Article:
More recently, a new class of therapeutic nanocarriers known as lipid–polymer hybrid nanoparticles (LPNPs) has emerged as a potentially more potent alternative to polymeric nanoparticles and liposomes.10–12 LPNPs are polymeric nanoparticles enveloped by lipid layers that combine the highly biocompatible nature of lipids with the structural integrity afforded by polymeric nanoparticles.3 They typically comprise three distinct functional components: 1) an inner hydrophobic core where poorly water-soluble drugs are incorporated with high loading yields; 2) an interfacial lipid layer enveloping the core that acts as a highly biocompatible shell; and 3) a hydrophilic polymer stealth layer outside the lipid shell to enhance nanoparticle stability and circulation time.13–15 Depending on how these hybrid nanoparticles are prepared, the lipid shell can be a lipid monolayer, bilayer, or multilayer.16 These LPNPs have exhibited some unique advantages of both liposomes and polymeric nanoparticles, including high structural integrity, stability during storage, controlled release capability, high biocompatibility, and favorable pharmacokinetic profile, while excluding some of their intrinsic limitations.13,14,17,18
LPNPs are usually prepared through a single-step nanoprecipitation method12,19–21 or a two-step method involving co-incubation of separately preformed nanoparticles and lipid vesicles (or lipid films).22–24 The hydrophobic polymeric core of the LPNPs are commonly made of polylactic-co-glycolic acid (PLGA), poly(ε-caprolactone) (PCL), dextran, or albumin because of their biocompatibility, biodegradability, nontoxicity, and previous use in approved products.3,25 Ruysschaert et al26 reported the preparation of hybrid nanocapsules that consist of amphiphilic ABA triblock copolymers and lipids using a thin film method. Their observations suggested that when the concentration ratio of lipid-to-polymer was below 20 mol%, formation of homogeneous mixed polymer-lipid composites occurred, with the lipid homogeneously dispersed among the ABA molecules of the nanoparticle membrane. In our previous study, flower-like paclitaxel-loaded polymeric micelles were successfully developed from poly(ε-caprolactone)–poly(ethylene glycol)–poly(ε-caprolactone) (PCL-PEG-PCL, PCEC) copolymers by thin film hydration method.27 This method allowed successful loading of paclitaxel (PTX) into the micelles’ hydrophobic PCL cores with high drug loading content and encapsulation efficiency. These micelles could be ideal candidates for preparing hybrid LPNPs.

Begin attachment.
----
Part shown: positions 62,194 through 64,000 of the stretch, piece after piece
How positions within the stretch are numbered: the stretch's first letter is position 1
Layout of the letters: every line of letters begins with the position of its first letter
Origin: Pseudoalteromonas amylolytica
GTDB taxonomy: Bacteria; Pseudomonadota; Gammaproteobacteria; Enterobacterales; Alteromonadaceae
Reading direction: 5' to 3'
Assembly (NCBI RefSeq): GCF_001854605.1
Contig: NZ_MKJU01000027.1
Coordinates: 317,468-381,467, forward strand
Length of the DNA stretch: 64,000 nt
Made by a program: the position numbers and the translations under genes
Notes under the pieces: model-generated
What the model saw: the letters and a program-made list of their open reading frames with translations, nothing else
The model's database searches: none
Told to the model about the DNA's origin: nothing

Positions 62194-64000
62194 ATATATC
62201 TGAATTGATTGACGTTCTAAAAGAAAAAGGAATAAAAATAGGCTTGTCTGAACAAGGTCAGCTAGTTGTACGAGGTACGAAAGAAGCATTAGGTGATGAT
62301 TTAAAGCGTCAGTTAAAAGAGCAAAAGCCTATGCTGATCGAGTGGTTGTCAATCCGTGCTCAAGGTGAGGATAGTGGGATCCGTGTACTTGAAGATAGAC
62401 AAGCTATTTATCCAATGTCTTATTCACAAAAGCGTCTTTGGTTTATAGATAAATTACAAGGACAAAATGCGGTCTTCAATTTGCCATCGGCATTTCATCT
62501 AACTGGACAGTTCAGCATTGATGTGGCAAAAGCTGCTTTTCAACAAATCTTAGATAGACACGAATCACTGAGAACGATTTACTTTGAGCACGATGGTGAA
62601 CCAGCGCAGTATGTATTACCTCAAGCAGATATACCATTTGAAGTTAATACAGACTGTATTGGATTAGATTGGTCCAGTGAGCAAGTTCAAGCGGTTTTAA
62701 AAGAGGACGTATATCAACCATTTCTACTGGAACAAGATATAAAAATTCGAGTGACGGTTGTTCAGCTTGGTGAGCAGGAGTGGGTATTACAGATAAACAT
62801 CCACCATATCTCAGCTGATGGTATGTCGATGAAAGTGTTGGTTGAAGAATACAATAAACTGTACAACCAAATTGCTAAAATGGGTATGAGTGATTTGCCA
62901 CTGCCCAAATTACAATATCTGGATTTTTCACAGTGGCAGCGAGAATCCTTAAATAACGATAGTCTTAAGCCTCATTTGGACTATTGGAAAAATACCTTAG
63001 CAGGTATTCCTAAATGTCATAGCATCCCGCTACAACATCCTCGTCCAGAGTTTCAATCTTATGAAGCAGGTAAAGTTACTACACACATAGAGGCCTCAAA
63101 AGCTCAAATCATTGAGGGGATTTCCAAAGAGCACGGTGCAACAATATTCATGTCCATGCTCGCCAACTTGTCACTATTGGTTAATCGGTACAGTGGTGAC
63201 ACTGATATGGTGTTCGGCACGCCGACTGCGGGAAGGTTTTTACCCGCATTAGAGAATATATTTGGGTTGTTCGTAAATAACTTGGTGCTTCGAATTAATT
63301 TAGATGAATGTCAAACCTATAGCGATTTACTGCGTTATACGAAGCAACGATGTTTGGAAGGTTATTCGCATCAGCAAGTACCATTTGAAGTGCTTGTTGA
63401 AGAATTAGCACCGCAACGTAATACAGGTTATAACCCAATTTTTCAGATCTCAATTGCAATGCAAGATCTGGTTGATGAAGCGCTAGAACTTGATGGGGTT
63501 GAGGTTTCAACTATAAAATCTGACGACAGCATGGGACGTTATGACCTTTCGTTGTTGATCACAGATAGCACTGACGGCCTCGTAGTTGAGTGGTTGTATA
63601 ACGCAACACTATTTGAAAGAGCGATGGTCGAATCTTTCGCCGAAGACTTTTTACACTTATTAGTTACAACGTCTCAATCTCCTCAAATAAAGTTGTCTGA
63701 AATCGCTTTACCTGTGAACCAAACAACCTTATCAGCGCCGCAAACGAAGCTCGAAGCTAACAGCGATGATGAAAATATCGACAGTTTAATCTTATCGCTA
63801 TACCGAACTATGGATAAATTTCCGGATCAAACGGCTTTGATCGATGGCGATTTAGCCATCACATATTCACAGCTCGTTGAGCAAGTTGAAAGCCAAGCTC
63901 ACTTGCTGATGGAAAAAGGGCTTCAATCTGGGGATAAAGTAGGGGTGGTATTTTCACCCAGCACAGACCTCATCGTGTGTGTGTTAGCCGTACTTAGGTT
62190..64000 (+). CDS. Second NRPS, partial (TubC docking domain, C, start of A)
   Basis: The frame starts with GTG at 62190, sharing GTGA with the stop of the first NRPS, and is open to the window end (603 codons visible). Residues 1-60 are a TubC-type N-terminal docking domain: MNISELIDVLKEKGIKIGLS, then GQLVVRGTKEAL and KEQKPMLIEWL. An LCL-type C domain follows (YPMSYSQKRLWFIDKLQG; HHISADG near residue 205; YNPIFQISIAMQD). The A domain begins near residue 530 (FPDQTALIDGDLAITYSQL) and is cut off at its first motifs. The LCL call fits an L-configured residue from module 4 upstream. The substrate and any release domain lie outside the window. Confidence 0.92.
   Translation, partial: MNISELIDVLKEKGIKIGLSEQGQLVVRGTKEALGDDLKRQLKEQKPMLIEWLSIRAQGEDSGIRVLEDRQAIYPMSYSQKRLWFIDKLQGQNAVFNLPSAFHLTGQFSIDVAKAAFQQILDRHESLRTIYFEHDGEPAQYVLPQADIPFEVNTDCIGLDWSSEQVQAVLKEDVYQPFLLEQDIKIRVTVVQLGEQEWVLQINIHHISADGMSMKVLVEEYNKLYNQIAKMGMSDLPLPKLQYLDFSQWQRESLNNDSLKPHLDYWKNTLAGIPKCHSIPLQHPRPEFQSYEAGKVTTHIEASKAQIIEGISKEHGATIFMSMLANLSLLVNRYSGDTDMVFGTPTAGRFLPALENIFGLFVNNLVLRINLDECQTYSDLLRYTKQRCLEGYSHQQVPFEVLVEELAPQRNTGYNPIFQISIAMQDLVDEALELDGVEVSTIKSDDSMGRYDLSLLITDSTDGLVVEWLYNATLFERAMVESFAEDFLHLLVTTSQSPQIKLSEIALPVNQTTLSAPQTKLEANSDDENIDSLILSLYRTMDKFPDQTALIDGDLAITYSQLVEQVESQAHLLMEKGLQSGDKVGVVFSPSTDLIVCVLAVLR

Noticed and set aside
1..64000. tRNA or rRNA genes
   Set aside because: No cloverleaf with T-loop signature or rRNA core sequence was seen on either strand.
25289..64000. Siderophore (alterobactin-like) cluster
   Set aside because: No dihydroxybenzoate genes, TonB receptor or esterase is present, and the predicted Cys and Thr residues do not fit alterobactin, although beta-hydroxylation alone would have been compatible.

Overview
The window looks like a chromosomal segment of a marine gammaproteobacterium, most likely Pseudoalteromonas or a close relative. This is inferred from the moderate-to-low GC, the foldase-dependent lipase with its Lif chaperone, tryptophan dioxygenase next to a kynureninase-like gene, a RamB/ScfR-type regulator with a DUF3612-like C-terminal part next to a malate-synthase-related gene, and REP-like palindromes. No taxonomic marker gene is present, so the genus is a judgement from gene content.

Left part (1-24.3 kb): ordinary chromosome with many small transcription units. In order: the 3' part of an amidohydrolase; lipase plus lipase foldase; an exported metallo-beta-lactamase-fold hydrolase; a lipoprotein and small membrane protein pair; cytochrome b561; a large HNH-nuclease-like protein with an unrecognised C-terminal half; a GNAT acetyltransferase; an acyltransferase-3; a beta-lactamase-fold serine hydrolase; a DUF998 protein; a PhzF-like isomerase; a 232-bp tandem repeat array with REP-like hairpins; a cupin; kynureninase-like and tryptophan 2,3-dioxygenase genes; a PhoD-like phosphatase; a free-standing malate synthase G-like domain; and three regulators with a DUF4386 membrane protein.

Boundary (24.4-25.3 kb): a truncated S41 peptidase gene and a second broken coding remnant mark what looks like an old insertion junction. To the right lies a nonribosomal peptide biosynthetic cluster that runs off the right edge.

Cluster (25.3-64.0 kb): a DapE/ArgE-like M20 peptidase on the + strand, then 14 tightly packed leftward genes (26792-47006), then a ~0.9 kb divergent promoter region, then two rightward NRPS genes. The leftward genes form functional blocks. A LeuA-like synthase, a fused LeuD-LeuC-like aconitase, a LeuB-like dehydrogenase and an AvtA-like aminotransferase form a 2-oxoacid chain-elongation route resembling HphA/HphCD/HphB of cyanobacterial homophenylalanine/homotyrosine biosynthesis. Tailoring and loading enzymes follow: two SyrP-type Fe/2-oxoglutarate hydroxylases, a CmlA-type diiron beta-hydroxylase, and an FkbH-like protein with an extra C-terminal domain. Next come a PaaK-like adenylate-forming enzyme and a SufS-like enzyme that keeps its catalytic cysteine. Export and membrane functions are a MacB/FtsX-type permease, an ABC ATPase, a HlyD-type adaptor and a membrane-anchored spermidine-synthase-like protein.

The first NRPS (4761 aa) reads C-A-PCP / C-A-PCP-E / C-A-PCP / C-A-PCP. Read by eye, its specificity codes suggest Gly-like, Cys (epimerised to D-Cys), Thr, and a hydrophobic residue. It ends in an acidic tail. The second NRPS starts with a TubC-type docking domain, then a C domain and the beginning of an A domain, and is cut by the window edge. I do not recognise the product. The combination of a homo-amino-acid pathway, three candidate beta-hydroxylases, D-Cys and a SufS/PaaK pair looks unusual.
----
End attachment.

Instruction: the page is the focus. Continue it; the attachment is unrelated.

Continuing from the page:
Herein, we use the thin film hydration method to synthesize folate modified lipid-shell and polymer-core nanoparticles (FLPNPs), thus allowing us to combine the advantages of liposomes and polymeric NPs. PTX, which is one of the most effective chemotherapeutic drugs for the treatment of a wide spectrum of cancers, is used as a model hydrophobic anticancer drug. The solid polymeric core based on PCL-PEG-PCL polymer self-assembly can act as a nanoscale skeleton that provides high drug loading capacity, mechanical stability, controlled morphology, biodegradability, and narrow size distribution. The lipid–PEG conjugate, which can form lipid monolayer shell on the surface of the LPNPs, will also participate in the self-assembly process with its lipid moiety inserting into the hydrophobic polymer core and its PEG moiety extending into the external aqueous environment to form a stabilizing and stealth corona of the LPNPs. Active targeting can be further realized by conjugating molecular probes onto the LPNPs’ surface, which provides a promising approach for the LPNPs to target tumor cells with overexpression of the corresponding receptors on their surface, and then release the encapsulated therapeutics in a controlled and sustained manner. Folate is selected as the model molecular probe for targeted delivery to cancer cells overexpressing folate receptor such as certain breast and ovarian cancer cells.28